Preconception care for diabetic women could potentially save $5.5 billion
Pregnant women with diabetes are at an increased risk for many adverse birth outcomes. Preconception care (PCC) can significantly lower these risks by helping pregnant mothers with diabetes control their glucose levels, resulting in healthier babies and less money spent on complicated deliveries and lifelong medical complications. Effective, universal PCC for diabetic mothers could avert an estimated $5.5 billion in health expenditures and lost employment productivity over affected children's lifetimes, according to a new study published in the latest issue of the American Journal of Obstetrics & Gynecology.
Diabetes in pregnant women has been linked to significant complications such as preterm deliveries, birth defects, and even perinatal deaths; however, access to PCC can mitigate the frequency of these outcomes by improving glucose levels before and during the early stages of pregnancy. As well as being detrimental to the health and wellbeing of both mother and child, these diabetes-related complications represent a sizeable cost to healthcare payers and society.
A team of health economists and researchers from the Centers for Disease Control and Prevention (CDC) investigated the savings that PCC could potentially generate by helping to avoid adverse birth outcomes. The study estimated that 2.2% of all U.S. births are to women with pre-existing diabetes, or pregestational diabetes mellitus (PGDM), some without a diabetes diagnosis before pregnancy. The study found that among pregnant women with diagnosed diabetes, effective PCC could avert $4.3 billion in costs to healthcare payers and society over their children's' lifetimes. Effective PCC among pregnant women with undiagnosed diabetes could potentially save an additional $1.2 billion, totaling $5.5 billion in averted costs.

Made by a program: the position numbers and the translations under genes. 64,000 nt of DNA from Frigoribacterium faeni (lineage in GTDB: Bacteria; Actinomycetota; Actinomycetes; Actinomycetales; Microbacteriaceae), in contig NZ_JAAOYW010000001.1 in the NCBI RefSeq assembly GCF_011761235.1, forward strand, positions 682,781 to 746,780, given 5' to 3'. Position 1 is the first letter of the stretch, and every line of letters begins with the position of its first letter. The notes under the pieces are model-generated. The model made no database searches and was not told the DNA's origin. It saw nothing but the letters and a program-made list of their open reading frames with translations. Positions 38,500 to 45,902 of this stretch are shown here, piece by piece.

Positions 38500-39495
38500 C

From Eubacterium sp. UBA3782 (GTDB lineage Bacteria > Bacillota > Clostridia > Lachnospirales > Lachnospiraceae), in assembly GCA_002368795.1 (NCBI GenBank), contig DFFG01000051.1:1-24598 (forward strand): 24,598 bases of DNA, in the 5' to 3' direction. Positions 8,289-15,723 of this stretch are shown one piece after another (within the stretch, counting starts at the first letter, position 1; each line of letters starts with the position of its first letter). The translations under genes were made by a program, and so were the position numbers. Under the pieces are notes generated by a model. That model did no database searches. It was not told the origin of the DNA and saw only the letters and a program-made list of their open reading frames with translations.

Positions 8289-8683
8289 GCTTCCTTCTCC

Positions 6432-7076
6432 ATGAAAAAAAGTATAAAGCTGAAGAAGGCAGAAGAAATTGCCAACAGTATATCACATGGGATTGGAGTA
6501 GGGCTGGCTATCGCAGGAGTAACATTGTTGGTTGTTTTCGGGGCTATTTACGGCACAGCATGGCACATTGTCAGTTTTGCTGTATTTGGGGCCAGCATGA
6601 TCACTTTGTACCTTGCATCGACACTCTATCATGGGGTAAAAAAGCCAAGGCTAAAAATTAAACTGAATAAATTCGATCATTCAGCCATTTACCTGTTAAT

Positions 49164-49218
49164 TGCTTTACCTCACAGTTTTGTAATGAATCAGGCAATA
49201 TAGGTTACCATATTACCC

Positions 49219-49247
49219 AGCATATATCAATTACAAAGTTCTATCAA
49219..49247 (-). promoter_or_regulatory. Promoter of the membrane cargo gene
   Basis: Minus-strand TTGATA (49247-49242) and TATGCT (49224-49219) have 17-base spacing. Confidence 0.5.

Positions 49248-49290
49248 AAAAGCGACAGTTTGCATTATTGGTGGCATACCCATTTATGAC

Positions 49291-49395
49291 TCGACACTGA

"We estimated thousands of adverse birth outcomes might be prevented each year among U.S. women with PGDM through universal PCC at an estimated lifetime societal cost savings of up to $5.5 billion, including nearly $1 billion in direct medical costs," says lead investigator Cora Peterson, PhD, from the CDC's National Center for Injury Prevention and Control. "Our results suggest a substantial health and cost burden associated with PGDM that could be prevented by universal PCC, which might offset the cost of providing such care."
Along with avoiding unnecessary costs, universal PCC would also help avoid critical birth complications. The study estimates that PCC might avert 8,397 preterm deliveries, 3,725 birth defects, and 1,872 perinatal deaths annually.
"The preconception period is critical for preventing adverse birth outcomes in women with PGDM. By some estimates, nearly half of U.S. pregnancies, including pregnancies among women with PGDM, are unplanned," comments Dr. Peterson. "To prevent adverse birth outcomes among women with undiagnosed diabetes, diagnosis in the preconception period is needed; the first step would be screening women of reproductive age to identify those with undiagnosed diabetes."
While PCC can help diagnose and manage PGDM, there are costs to mothers associated with obtaining proper care and treatment. Access to affordable healthcare and insurance is a challenge for many women across the U.S. Investigators based their economic assessment on the idea that PCC would be widely available and utilized by women, although they were not able to include the cost of obtaining care nor the cost of PCC in their calculations. "Our estimates indicate the potential economic benefit of PCC if it were to be fully utilized by eligible women," explains Dr. Peterson. "It is possible that lack of insurance coverage might disproportionately affect women with both unintended pregnancies and undiagnosed PGDM, creating a substantial cost barrier to PCC for such women."
While there are still many unanswered questions, this new study shines a light on the economic importance of identifying women with PGDM and why providing universal PCC may pay for itself going forward. Commenting on this study, noted expert in the field Kim Boggess, MD, Professor, Division of Maternal Fetal Medicine at the UNC School of Medicine notes, "While PCC for women with PGDM can avert adverse outcomes and save money, what should the content of this care be and how do we provide it for all women? Who pays for it? Despite these limitations the results [of this study] suggest that the PCC-preventable health and cost burdens associated with PGDM are substantial. Thus innovated researcher is needed to assess the costs and practicality of delivering this care."